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I have seen the use of dipole approximation (where the extent of the wave function is assumed to be much smaller than the wavelengths of the transitions or that of the electromagnetic field applied) for both the case of an atom and an atomic crystal.

Since the extent of the wave function in atomic crystals is much larger than that of an atom, is the dipole approximation still valid? In short, is the energy level spacing still such that the corresponding wavelength is much larger than the length scale of the wave function ?

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  • $\begingroup$ I'm curious about this--could you give reference for usage of the dipole approximation in a crystal, if you have one handy? $\endgroup$ – Sam Bader Dec 18 '14 at 21:16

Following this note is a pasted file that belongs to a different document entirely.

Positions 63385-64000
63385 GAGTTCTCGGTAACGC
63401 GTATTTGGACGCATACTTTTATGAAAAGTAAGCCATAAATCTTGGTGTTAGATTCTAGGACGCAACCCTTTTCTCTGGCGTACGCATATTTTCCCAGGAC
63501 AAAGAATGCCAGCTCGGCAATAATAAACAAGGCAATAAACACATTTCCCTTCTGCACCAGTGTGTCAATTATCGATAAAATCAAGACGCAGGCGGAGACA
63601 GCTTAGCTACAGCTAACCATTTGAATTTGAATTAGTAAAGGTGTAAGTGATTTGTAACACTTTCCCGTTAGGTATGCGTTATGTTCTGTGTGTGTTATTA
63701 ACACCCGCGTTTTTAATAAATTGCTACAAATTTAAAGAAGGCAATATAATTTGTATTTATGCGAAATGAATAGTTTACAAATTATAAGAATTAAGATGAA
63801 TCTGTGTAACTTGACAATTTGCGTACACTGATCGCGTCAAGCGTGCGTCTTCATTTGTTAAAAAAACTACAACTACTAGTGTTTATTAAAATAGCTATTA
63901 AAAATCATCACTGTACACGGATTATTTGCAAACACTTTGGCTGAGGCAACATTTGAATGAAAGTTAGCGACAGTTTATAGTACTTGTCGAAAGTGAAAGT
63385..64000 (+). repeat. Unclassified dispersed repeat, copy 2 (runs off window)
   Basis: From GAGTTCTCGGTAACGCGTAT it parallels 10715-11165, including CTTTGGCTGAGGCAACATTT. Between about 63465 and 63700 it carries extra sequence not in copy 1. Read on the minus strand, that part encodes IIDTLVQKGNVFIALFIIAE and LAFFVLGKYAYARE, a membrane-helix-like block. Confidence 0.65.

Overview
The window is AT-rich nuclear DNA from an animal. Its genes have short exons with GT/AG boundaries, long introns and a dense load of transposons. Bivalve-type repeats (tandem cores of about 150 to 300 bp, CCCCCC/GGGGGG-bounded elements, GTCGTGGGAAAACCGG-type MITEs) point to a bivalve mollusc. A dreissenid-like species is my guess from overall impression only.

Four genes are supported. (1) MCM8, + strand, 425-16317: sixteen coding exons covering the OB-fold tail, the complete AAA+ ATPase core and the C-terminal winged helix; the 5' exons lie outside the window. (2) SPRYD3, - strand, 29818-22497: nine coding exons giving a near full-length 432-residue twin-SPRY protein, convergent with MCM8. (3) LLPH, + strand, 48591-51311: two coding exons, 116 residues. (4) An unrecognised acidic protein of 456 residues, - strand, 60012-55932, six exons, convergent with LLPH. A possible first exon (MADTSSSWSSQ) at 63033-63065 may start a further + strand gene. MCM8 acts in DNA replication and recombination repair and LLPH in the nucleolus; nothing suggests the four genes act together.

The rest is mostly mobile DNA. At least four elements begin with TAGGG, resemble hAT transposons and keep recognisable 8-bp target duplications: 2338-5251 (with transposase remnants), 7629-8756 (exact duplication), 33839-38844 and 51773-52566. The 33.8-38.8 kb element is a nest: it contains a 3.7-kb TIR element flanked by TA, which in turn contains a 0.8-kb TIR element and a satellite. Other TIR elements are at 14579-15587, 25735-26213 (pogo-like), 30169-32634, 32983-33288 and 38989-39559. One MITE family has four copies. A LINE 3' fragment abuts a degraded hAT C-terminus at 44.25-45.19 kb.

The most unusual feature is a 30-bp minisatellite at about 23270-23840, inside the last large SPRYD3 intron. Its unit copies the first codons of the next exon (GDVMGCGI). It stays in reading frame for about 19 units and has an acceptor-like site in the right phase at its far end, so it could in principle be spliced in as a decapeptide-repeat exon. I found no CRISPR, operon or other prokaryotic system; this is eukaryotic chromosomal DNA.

• $\begingroup$ Hi,there is one usage here for semiconductors where a periodic potential has been assumed as the wavefunction is in Bloch form optics.unm.edu/sbahae/publications/NLR-IEEE-JQE91.pdf $\endgroup$ – user56199 Dec 18 '14 at 21:34
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The wavelength of a photon with 1 eV of energy is 1.24 µm . Atomic spacing is about 4 orders of magnitude smaller. So I would say "yes".

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